Our next destination is a wedding in northern FL. This means we need to travel through the area devastated by hurricanes Katrina and Rita last summer. We know that the media can sensationalize things and frighten you much more than circumstances justify, but we thought it would be good to drive close to Louisiana, so we can zoom through the rest of the state as well as Mississippi and Alabama in one fell swoop. We weren't sure if the campgrounds listed in our reference book would be open, or if they were, whether they would be full of local folks living in trailers.
We didn't even make it out of Texas and signs of storm damage were clearly evident. Many homes sported blue tarp roofs and the forests looked as if someone had gone through them with an egg beater. Roofs and frames of businesses are twisted like modern art scupltures. The highway became rough and heavy equipment lined the sides laboring to return I-10, a major southern route, back to normalcy.
We are camped eight miles over the border in Louisiana. Our campground owner is so angry about her situation she could hardly talk. She has lost her employees and cannot find anyone new to hire, because the government is still providing handouts and the recipients prefer handouts to jobs. She had just heard that benefits had been extended thirteen more weeks which meant that she and her husband had to continue running the place all alone. She said, "We are so sick of hearing about New Orleans." He was busy with an earthmover, trying to bury all the garbage from the storm that no public agency has ever removed for them. Our next door neighbor is an insurance agent from Allstate, who has been here for three months, a pleasant experience to be sure.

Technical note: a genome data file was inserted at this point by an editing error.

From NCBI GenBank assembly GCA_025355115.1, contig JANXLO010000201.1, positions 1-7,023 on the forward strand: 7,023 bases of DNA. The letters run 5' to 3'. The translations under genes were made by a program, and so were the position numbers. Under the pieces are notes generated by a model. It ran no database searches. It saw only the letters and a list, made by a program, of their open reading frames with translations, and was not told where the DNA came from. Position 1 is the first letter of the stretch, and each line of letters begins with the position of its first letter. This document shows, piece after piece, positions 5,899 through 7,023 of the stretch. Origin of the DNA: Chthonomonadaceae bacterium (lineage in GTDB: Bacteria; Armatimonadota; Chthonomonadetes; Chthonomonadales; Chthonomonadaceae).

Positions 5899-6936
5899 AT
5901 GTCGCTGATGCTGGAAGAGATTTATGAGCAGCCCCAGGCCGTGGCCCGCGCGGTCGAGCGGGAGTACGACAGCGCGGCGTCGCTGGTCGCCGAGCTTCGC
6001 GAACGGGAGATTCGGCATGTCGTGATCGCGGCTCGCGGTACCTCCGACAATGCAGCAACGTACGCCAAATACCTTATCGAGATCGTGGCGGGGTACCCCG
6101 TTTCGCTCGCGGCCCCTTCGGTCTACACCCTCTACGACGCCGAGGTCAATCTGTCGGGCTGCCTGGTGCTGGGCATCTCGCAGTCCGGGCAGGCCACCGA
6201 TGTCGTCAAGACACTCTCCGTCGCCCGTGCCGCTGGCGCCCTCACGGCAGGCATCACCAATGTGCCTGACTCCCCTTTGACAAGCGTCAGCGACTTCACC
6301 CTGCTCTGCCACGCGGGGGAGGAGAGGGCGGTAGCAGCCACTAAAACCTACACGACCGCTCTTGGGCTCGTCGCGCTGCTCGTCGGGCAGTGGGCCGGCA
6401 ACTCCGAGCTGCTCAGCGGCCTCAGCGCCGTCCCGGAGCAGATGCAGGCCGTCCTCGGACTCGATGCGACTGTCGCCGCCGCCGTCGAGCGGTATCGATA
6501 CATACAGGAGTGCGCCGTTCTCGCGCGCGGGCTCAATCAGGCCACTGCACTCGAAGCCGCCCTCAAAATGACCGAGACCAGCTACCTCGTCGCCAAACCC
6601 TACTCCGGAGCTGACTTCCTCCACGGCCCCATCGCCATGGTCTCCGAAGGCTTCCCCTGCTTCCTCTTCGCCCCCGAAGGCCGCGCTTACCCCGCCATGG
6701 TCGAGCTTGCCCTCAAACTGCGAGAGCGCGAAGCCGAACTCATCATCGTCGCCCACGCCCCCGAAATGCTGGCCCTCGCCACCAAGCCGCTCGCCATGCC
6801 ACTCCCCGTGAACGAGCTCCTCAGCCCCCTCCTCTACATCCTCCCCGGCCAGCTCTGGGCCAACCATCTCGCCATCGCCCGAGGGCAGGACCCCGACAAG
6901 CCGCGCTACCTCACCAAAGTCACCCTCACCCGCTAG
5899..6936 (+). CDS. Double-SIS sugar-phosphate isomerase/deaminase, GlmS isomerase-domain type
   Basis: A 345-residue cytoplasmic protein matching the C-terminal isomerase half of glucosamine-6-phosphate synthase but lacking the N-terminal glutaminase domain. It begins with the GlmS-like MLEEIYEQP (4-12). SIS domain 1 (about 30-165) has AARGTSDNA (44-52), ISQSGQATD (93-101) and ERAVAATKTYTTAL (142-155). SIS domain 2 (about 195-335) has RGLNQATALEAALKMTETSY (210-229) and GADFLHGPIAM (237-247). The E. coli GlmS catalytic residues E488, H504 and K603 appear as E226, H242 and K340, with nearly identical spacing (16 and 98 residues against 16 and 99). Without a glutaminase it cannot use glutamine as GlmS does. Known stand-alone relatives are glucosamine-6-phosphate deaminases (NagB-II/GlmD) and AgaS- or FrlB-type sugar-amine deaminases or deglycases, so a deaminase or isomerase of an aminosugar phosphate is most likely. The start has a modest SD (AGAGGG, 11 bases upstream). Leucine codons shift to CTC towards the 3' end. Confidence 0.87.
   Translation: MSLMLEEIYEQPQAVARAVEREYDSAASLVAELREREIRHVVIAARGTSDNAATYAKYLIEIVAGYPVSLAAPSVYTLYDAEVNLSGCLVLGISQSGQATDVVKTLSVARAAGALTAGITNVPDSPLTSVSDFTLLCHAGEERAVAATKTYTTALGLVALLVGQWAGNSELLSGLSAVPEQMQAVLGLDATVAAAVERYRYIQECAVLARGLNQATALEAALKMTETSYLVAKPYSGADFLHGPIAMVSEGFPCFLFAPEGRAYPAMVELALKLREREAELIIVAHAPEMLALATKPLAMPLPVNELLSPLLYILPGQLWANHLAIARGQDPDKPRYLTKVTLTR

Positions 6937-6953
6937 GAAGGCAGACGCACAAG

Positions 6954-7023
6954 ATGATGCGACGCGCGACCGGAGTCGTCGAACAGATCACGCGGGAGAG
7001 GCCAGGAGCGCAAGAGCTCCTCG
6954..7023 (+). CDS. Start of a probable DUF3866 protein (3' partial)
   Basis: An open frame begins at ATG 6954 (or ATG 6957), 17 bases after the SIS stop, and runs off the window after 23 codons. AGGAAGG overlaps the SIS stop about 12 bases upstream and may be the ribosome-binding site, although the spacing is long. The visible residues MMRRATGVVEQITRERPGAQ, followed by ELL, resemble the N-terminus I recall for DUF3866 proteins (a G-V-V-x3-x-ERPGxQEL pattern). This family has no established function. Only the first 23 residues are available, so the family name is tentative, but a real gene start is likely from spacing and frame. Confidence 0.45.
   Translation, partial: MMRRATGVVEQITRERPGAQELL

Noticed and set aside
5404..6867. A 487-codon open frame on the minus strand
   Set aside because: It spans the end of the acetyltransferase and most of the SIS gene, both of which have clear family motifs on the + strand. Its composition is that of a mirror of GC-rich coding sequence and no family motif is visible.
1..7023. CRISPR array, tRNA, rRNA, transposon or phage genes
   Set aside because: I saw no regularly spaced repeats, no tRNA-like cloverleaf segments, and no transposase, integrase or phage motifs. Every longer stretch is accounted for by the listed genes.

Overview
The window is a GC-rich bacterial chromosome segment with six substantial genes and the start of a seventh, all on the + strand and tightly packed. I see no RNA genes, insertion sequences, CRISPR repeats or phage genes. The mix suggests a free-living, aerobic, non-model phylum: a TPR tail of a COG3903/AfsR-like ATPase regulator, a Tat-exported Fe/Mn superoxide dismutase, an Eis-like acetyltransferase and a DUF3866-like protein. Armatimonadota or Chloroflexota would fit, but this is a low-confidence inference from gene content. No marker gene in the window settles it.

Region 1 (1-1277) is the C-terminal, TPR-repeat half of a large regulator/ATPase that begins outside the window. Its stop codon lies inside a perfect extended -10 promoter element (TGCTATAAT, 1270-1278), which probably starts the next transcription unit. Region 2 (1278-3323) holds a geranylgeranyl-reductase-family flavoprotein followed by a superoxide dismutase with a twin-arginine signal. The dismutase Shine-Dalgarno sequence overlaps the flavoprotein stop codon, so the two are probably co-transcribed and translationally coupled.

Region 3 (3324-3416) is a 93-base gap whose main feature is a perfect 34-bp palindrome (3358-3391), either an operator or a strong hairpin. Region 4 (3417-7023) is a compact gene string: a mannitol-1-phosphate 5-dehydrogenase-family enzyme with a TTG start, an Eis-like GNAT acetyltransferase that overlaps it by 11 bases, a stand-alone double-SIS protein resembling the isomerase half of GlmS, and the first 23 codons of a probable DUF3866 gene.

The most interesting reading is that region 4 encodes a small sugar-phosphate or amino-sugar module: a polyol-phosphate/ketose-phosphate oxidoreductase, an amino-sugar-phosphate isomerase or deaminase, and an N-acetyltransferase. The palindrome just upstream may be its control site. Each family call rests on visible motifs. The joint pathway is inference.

A short drive through town, at least thirty miles from the sea, revealed extensive storm damage. What had previously been an Exxon gas station is now a FEMA campground, filled with government provided trailers. Piles of garbage were everywhere. Some people were living in trailers parked next to what was left of their homes. Many homes had tarps roofs. Some were in such bad shape that they had been deserted. We aren't anywhere near the epicenter of the storm damage. I don't look forward to what we will see tomorrow.